Tax time is nearing and once more rumors are circulating on the internet and by e-mail that the health care reform law enacted two years ago includes a 3.8 percent tax on ALL real estate transactions starting in 2013. This is NOT the case. The actual 3.8% tax is on some capital gains and is narrow in scope.Â
Below is an explanation of the scope of this law:
There is aÂ 3.8% Medicare surtax on investment income beginning in 2013 (including capital gains, rents, dividends, etc.). Note that Capital Gains do come from investment sale or transfer of real estate. The Medicaid Surtax is assessed on individuals earning over $200,000 individually or $250,000 as a couple. Thus, since real estate is a capital gains transaction and in the case of a sale of a principal residence for a gain of more than the exclusion amount ($250,000 individually or $500,000 for a married couple) then in addition to capital gains (which is already scheduled to go up next year to 20%) you could possibly have an additional Medicare surtax ofÂ 3.8% on top of that amount. This will only kick in for the income that is above the $200,000/$250,000 modified adjusted gross income. Now, the kicker is that if you are not in a principal residence transaction and capital gains hits you right away (i.e. investment or rental income or a sale of principal residence held for less than 2 years) then if you have capital gains it could likely be hit with theÂ 3.8% Medicare surtax - again ONLY if you are above the $200,000/$250,000 modified adjusted gross income levels.
REAL WORLD EXAMPLES:
Example #1: Meet Bob and Susie, a couple who make $300,000 in income a year. They have a beautiful home that they sell for $2 million, this nets them $750,000 in profit (sale price of the home â€“ commissions and fees â€“ price they paid for the home = profit from the sale of the home). Because they are defined as â€œhigh earnersâ€ (making more than $250,000 a year for a married couple), they will be required to pay the MedicareÂ tax.
Calculating theÂ tax:
profit from the sale â€“ capital gains threshold = taxable investment income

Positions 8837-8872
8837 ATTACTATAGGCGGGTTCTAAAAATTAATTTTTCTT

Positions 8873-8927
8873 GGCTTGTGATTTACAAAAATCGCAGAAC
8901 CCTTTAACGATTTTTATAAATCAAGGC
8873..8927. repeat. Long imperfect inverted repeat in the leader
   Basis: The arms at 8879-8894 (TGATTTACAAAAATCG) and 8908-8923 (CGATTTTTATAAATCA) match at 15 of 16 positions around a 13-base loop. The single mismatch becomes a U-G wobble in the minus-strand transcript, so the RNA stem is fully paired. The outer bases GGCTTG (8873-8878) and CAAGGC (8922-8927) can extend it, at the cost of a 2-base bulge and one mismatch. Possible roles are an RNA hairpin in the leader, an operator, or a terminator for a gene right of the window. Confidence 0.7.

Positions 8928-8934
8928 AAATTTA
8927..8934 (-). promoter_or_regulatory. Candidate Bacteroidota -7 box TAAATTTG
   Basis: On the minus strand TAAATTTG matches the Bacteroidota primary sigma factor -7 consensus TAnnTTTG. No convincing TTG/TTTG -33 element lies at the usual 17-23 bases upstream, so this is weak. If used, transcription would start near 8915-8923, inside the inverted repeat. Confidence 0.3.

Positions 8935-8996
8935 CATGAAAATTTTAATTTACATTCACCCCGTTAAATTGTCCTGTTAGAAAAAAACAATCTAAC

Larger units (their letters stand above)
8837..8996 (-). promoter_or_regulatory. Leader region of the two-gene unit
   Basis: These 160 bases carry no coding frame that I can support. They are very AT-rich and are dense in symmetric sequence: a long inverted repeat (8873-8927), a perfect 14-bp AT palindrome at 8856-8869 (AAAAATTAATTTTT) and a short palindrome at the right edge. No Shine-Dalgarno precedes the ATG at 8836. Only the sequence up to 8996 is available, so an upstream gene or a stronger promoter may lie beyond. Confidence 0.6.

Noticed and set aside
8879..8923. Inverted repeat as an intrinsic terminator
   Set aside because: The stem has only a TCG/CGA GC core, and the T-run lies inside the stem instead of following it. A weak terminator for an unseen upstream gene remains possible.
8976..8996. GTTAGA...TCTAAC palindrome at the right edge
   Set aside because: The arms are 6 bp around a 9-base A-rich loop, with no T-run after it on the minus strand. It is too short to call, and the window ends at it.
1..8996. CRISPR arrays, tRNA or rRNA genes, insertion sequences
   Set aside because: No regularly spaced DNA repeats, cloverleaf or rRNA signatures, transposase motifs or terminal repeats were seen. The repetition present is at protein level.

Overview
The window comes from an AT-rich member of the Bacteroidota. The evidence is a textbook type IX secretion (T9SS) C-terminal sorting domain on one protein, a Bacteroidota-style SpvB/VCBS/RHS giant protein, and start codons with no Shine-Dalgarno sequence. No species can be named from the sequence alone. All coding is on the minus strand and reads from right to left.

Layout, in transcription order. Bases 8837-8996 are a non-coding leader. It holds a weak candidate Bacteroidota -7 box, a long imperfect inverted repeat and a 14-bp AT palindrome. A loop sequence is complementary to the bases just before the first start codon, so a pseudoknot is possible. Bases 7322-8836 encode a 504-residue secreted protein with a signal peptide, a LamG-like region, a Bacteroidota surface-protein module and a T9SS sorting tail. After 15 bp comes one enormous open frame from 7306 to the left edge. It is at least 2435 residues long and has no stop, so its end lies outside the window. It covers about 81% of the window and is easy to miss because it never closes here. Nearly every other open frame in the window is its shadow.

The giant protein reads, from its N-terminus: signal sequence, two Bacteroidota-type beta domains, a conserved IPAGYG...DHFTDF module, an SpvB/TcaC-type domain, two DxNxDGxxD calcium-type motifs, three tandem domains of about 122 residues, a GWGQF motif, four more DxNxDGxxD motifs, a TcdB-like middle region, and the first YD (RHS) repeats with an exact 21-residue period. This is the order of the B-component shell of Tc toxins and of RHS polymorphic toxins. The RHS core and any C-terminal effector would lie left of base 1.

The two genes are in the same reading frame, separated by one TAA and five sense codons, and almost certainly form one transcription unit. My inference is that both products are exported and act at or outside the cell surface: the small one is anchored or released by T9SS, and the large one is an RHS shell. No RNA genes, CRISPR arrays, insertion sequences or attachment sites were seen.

taxable investment income x 0.038 (3.8%) =Â taxÂ due
Using the above formula, Bob and Susie would plug in these values:
profit from the sale: $750,000
capital gains threshold: $500,000 (married-couple filing jointly)
taxable investment income: $750,000 â€“ $500,000 = $250,000
taxÂ due: $250,000 x 0.038 (3.8%) = $9,500
Example 2: Meet Frank and Cindy, a married couple whose combined income totals $200,000. They are selling their home for $400,000. Frank and Cindy are excluded from theÂ 3.8%Â taxÂ because they do not meet the â€œhigh earnerâ€ criteria (income of $250,000 or more).
Example 3: Frank (from Example 2) gets a promotion and begins making $50,000 more a year. This pushes Frank and Cindyâ€™s combined income to $250,000, which now qualifies them as â€œhigh earners.â€ They finally sell their home for $400,000, but after paying their mortgage and the fees associated with a real estate transaction, they take home $50,000 as profit from the sale of their home. They are again excluded from theÂ taxÂ thanks to the capital gains threshold of $500,000 for married couples filing jointly (they would need to take home $500,000 or profit more from the sale of their home to be required to pay the MedicareÂ taxÂ in the health care bill.
Download a free brochure with more information on how the 3.8% tax works at the following link: http://www.realtor.org/small_business_health_coverage.nsf/docfiles/government_affairs_invest_inc_tax_broch.pdf/$FILE/government_affairs_invest_inc_tax_broch.pdf
The aboveÂ article provides general information about tax laws and consequences, but shouldn't be relied upon by readers as tax or legal advice applicable to particular transactions or circumstances. Consult a tax professional for such advice!